Since there aren't many players in the Ruby language space, this is probably not an issue, and it's all down to how good a job the standard writers do. (Basically, I understand it's basically only matz who determines what is and isn't Ruby.)
What this should buy the community: protection from future vendor/implementation fragmentation. (But only if it's a strong standard with "teeth.")
* The super-important MRI/YARV team
* The mruby team
* The super-important MacRuby team
* The IronRuby team, to the extent it still exists
* The super-important JRuby team
* The super-important Rubinius team
Other languages also have multiple implementations, but they aren't really in viable competition with each other like they are in Ruby (a good thing for Ruby).
Jython vs CPython vs PyPy vs Stackless Python vs IronPython
HotSpot vs OpenJDK vs Dalvik vs GNU Classpath (libraries only) vs Jazelle VM, etc
There is some argument as to which feedback into the language and which are "pure" implementations but I think the point still holds, many languages are pulled in many directions by either their runtime or their compiler.
The argument for Java is clearer and it's a well known case of the interaction of multiple implementors, and thus it has an standardization process.
MRI, JRuby, and Rubinius were or are running significant populations of web apps. I wasn't aware that MacRuby was widely used for other than building apps on OS X.
Contrast this with Smalltalk, which at one point simultaneously had VisualWorks, Smalltalk Agents, Digitalk VSE (merged with other vendor), Smalltalk MT, IBM VisualAge Smalltalk, ObjectStudio, Smalltalk/X, Dolphin Smalltalk, and Squeak, all of which were actively being used to build or maintain desktop apps, and all but two of which were running on Windows. On top of that, there were significant semantic and syntactic differences between all of them, which make the differences between Ruby implementations seem quite minor. (Really messy and fundamental differences like namespaces and what does one expect Dictionaries to return when you insert something?)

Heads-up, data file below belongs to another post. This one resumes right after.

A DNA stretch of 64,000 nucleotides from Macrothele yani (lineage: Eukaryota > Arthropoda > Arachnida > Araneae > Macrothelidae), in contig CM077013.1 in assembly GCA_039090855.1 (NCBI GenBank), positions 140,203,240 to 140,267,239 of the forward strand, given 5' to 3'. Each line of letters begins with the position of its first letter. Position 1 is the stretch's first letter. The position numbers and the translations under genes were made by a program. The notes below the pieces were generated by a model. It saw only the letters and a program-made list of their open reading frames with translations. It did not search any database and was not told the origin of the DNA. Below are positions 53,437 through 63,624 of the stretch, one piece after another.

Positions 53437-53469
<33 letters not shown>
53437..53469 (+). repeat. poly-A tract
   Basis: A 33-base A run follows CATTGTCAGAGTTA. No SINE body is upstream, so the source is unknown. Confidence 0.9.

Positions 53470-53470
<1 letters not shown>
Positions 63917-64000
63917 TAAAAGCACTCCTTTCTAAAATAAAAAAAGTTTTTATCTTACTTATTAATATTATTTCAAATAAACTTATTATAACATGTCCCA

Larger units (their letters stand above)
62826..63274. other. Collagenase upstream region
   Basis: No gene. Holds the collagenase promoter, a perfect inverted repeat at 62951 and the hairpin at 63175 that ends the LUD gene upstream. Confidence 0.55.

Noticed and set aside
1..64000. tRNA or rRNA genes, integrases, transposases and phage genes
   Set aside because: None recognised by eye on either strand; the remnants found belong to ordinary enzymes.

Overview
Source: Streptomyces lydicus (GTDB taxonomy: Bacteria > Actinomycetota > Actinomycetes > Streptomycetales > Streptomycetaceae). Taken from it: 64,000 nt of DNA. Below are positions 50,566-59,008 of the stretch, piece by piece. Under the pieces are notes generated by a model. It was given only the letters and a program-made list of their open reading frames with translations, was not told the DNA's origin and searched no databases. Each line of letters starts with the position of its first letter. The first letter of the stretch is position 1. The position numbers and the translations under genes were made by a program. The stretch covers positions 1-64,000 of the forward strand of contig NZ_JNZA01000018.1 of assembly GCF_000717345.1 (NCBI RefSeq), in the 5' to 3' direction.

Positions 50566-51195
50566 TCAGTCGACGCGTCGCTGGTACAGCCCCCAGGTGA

Back in 1999 or so, most of the Smalltalk implementations were commercial, and many of the companies had no incentive to interoperate and some incentive not to. In contrast, I think there's more incentive to interoperate and avoid language forks for the Ruby community.
Also, if one considers the population of Smalltalk devs back then compared to Ruby devs today, then no, I wouldn't say anomalously many per capita. BASIC and Forth seem to be in a different league for number of implementations. One would have to do some digging, but it might be argued that Ruby has relatively few implementations even for its relative age.
* GNU (gcc)
* Visual Studio (mscl)
* Intel (icc)
* ARM (armcc)
* TI (cl6x)
* LLVM (clang)
Having used all of these compilers (plus more), all implementing the same language, I would say that there is much more meaningful competition in the C space.
Having a standard is a good way to allow better competition, but it does depend on how good the standard actually is.
That's a bargain compared to other ISO standards though.
So it's probably to maintain neutrality.
Does that mean submitters and downloaders pay or just downloaders?
From your link (2011):
55 % through membership fees
45 % through sales of publications and other income from services
2002: 80 % - financed directly
20 % - member body subscriptions and publications income
They should be thinking about 2.0 instead.